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Is temperature relative?

  1. Jun 15, 2009 #1
    Temperature is defined as the average kinetic energy of a system. But would temperature change if some external force was applied to change the total motion? For example, would a ball experience an increase in temperature if the ball was traveling at a high speed as a whole? The average kinetic energy initially is still the same, but the molecules now have another velocity (the velocity of the ball itself). So would we experience this as a change in temperature?
     
  2. jcsd
  3. Jun 16, 2009 #2
    Hi there,

    Absolutely.

    Instead of a baseball, take a gaseous system (that follows the perfect gas law). This system's temperature is define by the average kinetic energy of its particles. Ok. If, from the outside, I apply a force to this system, I add some pressure to it. Guess what happens, the particles gain some kinetic energy, and the temperature rises.

    Ok to make it complete. With an external force applying, my gaseous system has two possibilities, either the volume compresses or the temperature rises. Remember [tex]PV = nRT[/tex]?

    The same happens for solid objects. You let a ball drop from a certain height. The potential energy contained in the ball transforms into kinetic energy. When the ball hits the ground (without a bounce, for simplicity), all this energy is given to the particles. Therefore, heat is produced.

    At last, liquids react the same way. Take a cup of water, and stir it with alot of energy, and you will have boiling water after a while. Ok, you might have an armache before having a cup of boiling tee, but still.

    Cheers
     
  4. Jun 16, 2009 #3
    No. Take a two-body system and separate the variables to the center of inertia and relative motion coordinates. If an external force increases solely the CI kinetic energy, then no change in the internal motion energy occurs. It is also possible to reason without any external force. You just change the reference frame. The relative velocities do not change so the internal kinetic and potential energies do not change either.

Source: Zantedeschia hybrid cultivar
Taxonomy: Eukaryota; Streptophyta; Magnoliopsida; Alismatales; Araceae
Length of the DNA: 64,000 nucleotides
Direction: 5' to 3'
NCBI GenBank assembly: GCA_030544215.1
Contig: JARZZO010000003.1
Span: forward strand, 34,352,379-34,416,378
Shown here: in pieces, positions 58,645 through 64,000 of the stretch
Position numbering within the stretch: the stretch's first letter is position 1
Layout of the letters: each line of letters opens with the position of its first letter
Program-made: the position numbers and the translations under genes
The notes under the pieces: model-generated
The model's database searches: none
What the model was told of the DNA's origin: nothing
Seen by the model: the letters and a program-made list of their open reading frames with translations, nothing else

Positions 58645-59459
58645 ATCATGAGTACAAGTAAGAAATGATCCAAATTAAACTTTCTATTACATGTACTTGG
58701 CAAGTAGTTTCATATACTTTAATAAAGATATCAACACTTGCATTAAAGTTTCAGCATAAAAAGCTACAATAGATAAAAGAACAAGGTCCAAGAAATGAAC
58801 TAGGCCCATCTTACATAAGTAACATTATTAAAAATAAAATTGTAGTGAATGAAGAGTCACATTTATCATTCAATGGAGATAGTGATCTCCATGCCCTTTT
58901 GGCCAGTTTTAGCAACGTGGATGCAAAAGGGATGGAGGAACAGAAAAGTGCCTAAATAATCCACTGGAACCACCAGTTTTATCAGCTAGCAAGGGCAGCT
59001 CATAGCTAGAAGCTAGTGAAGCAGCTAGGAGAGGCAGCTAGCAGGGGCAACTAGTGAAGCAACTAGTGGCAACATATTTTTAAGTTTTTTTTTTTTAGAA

Bob_for_short.
     
  5. Jun 16, 2009 #4
    Can you please expand on this? I'm having trouble understanding.
     
  6. Jun 16, 2009 #5
    No, I cannot. You have to learn a two-body mechanical problem. After that everything I wrote is clear. I cannot teach here.

    Regards,

    Bob.
     
  7. Jun 16, 2009 #6
    In thermal physics, what you do is you describe almost all degrees of freedom of the system (positions and speeds of each particle of the system) statistically and you only keep track of a few degrees of freedom, which we call external variables (like total volume, position of center of mass, velocity of center of mass).

    Change in energy of the degrees of freedom that are described statistically is, by definition, heat.

    Change in energy associated with changing the external variables is called work.

    The relation between temperature and average kinetic energy holds only (under certain conditions) for the average kinetic energy in the degrees of freedom that we choose to describe statistically.


    If you were to include the center of mass velocity in the set of variables that you want to describe statistically, then that would amount to adding one degree of freedom to the system. But then the assumption of thermal equilibrium would imply that on average there can only be an energy of 3/2 k T in the center of mass kinetic energy.

    You cannot then consider the mass moving (relative to some fixed reference frame) within this framework, as you are then very far from thermal equilibrium. You would have stored an astronomically large amount of energy in the single degree of freedom representing the center of mass motion, while in thermal equilibrium all degrees of freedom contain the same amount of energy.

    If you then wait until the mass bumps into something else many times until all the center of mass energy gets dissipated in the environment (assumed to be at some constant temperature so that it acts s a heat bath), you'll have achieved thermal equilibrium.
     
  8. Jun 17, 2009 #7
    So basically, you are asking if a system's total energy is altered if it's in motion as compared to when it's at rest? If so, I would think the answer is no. If you are talking about the individual atoms in the system, for gases, you might want to have a look at this: http://en.wikipedia.org/wiki/Maxwell–Boltzmann_distribution.
     
  9. Jun 17, 2009 #8
    The general gas law states: pV = nRT

    p= pressure
    V= volume
    n= number of moles
    R= gas constant
    T= temperature

    Neither p, V nor N or R change when a ball is thrown, so T remains the same as well. (actually, because you apply a force to the ball in order to throw it, pressure inside the ball temporarily increases a little bit, so that could cause a rise in temperature, but that is probably negligible)
     
  10. Jun 25, 2009 #9
    The reasoning here is OK, in principle. The error is that temperature is not defined as the average kinetic energy. That only works for special systems such as a stationary gas (in general when the density of states is a power law [itex]g(E)\propto E^\alpha[/itex]).

    Still I could image the temperature increases if all molecules get an additional kick. I will try to figure that out somehow :)
     
  11. Jun 25, 2009 #10

    Andy Resnick

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    That's *one* way to define a temperature. But yes, an accelerated bolometer will record a different temperature from an unaccelerated bolometer (Unruh radiation).
     
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